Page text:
Critical Crossings: Hybridity’s Fissures and Ruptures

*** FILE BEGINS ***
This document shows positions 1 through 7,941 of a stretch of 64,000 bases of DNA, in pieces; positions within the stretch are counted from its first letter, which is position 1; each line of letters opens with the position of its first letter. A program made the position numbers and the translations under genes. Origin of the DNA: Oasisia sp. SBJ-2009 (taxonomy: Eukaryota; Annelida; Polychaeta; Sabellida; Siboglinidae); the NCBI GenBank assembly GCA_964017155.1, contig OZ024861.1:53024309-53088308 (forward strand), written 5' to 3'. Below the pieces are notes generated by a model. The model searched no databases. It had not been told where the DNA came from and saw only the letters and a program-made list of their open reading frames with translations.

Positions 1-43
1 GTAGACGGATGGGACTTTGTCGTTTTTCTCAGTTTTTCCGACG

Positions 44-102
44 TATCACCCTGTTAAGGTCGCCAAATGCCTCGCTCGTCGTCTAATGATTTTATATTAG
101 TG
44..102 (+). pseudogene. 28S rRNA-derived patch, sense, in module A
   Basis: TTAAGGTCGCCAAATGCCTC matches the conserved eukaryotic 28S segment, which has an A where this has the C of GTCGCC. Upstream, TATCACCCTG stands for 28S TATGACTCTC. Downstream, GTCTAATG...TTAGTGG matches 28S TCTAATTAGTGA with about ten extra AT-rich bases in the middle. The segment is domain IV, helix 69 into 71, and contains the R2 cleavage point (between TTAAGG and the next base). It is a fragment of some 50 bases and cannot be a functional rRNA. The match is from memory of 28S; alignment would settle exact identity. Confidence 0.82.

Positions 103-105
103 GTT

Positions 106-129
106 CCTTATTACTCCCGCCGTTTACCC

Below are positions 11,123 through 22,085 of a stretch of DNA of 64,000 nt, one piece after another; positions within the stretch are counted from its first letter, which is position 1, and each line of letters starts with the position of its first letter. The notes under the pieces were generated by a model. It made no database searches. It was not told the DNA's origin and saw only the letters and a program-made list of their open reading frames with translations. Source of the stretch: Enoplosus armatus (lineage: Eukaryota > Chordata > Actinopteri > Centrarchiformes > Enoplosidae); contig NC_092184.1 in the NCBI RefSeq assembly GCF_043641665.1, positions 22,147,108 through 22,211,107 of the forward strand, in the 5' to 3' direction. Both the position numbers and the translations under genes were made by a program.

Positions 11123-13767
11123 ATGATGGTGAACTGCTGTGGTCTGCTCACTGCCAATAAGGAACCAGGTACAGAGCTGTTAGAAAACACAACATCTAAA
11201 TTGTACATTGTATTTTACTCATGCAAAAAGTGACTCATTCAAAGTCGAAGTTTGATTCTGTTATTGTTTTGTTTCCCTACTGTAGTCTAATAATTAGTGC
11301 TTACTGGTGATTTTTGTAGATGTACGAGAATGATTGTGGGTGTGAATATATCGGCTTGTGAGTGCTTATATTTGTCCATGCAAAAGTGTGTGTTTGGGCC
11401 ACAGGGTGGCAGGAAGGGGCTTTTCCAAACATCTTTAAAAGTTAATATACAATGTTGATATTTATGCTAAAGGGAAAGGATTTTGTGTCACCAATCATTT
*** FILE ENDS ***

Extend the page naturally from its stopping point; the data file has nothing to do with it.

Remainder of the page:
The papers in this special section at once undertake and undermine the discourse of hybridity, at once to recognize the strength of its rhetorical force and critique the limits of its explanatory power. Rather than viewing hybridity as a kind of floating signifier in all its ambivalence as many postcolonial studies have been noted to have undertaken, the papers explore its conditions of possibility in the context of the materiality of the historical situation and specifically in the concreteness of the authors’ inscription in history and the worldly particularity of literature, literary form, and criticism. As a category, for a number of years now, hybridity has seemed indispensable for the renewed examination of the formation of the canon, the development of forms, modes of writing, or adaptation of texts in the exploration of its “subversive” possibilities. Apart from its literary inflection, hybridity studies have dealt with the transcultural amalgamation of diverse dimensions focusing variously from the racial to the religious, often interrogating cultural dynamics. But both as a literary trope and discursive category, among the issues that might bear emphasizing is that hybridity as a post-colonial condition has been so often decontextualized as if the experience were homogenous in its assumed universality, rather than heterogeneous in its particularity.